The always outstanding Call & Response blog calls attention this month to a creative idea suggested by Pastor Dan Pezet:
Expiration dates for volunteers.
Sometimes we put someone in a position and leave them there until they are used up. When volunteers are excited about doing good work for God, they begin like a freshly struck match. Their flame and energy are intense. Too often, though, we leave them burning in one spot for so long that their flame can sputter and die. Expiration dates can protect us from burning out volunteers.
Rotating fresh people into positions can achieve maximum effectiveness. Baseball coaches know how many pitches their pitchers can throw before they start getting tired. They have a whole crew of pitchers that they rotate in to keep them fresh and effective. Rotating volunteers in the church setting is just as important. It keeps the ideas fresh and the energy level high.
Great insight–do you have time for one more?
What happens if instead of thinking of volunteers as loaves of bread or baseball pitchers we envision them as cells growing to full maturity in a vibrant, growing organism or living stones being smithed into a spiritual house?
The Scripture tends to favor the cells/stones analogies over the bread/baseball ones, portraying discipleship as a process that occurs along a trajectory with the disciple growing (corporately along with other disciples) to fullness in Christ.
Term limits and rotations, on the other hand, suggest not a trajectory but a circle, with a more modest set of goals–like keeping people “active.”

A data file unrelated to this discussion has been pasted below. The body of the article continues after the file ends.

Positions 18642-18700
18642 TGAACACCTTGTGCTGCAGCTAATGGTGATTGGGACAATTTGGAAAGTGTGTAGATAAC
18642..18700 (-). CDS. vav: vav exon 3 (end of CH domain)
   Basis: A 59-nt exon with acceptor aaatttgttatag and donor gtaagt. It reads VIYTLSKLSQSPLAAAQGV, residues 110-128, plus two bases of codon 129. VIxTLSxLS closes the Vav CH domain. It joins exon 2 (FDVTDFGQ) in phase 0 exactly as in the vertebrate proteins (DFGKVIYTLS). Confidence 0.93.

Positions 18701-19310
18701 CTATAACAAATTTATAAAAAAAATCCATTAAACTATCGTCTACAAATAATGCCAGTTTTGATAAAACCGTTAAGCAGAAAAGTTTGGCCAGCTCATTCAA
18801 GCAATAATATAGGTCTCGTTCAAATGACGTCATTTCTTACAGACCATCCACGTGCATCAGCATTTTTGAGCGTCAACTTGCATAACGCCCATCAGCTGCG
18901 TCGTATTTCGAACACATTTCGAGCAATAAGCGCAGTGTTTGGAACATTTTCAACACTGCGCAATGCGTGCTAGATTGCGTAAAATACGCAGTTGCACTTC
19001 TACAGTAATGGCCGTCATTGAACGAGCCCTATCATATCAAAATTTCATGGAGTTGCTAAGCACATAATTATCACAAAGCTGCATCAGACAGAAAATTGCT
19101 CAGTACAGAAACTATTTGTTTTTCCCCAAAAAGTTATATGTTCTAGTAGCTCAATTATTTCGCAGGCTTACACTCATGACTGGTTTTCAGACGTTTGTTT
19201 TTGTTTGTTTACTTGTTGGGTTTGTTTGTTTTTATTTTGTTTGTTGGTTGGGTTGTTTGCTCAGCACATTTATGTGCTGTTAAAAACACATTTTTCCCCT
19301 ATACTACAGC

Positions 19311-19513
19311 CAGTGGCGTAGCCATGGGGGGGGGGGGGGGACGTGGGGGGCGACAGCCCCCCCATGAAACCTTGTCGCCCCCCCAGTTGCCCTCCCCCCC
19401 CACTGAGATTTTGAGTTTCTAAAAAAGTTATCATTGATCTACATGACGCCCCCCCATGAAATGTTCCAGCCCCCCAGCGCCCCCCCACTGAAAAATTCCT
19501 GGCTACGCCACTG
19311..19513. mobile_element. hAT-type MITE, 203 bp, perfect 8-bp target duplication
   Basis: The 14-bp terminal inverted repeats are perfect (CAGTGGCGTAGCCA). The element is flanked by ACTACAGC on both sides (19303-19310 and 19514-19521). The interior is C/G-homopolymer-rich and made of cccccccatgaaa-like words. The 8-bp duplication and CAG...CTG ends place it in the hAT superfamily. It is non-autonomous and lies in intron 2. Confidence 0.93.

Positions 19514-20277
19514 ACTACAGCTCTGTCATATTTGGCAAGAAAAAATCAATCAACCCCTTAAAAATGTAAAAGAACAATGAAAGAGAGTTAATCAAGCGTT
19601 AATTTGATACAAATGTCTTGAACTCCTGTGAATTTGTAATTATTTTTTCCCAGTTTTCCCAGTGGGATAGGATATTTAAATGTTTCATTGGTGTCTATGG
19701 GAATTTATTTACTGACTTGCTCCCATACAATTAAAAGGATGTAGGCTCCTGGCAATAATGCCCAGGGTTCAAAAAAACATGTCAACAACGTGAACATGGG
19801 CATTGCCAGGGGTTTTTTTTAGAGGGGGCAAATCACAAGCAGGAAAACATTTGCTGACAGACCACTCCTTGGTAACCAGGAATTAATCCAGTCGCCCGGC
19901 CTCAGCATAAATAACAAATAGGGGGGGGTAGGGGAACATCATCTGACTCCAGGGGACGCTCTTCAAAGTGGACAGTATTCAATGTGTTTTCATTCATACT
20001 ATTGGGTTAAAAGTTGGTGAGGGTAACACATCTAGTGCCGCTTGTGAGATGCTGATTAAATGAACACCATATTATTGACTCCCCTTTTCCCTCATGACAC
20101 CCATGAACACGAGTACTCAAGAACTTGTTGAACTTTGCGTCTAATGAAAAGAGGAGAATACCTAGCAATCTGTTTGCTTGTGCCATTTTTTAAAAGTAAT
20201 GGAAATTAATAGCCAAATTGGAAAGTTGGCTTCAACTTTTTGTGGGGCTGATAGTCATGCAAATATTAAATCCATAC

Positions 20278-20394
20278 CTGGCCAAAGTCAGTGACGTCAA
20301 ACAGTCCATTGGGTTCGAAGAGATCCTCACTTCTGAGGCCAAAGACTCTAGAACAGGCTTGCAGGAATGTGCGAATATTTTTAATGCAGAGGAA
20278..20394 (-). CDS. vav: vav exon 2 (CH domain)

What if instead of putting volunteers in positions and setting the oven timer we create a personal growth plan for each volunteer and openly and explicitly portray each step in that plan not as a self-contained island but rather as part of an cobblestone path that leads to fullness in Christ?
That’s the idea that undergirds Whole Life Offering Principle 8:
Our offering in each work of mercy begins with Participation (in projects), progresses into Engagement (where the offering becomes a normative part of our Christian life), and matures into Ownership (as we call others into Participation).
(Did I mention that this idea of volunteers growing to fullness in Christ is the subject of The Whole Life Offering, my new book that comes out next week that is available wherever books are sold on amazon.com? Did I mention that this is Shameless Plug Week?)
So when it comes to volunteers, let’s move beyond thinking of a rotation to the idea of a screw being turned into wood: it doesn’t just go around in circles, but with each revolution it goes deeper.
In that way we replace the concept of expiration with the more biblical category of maturation.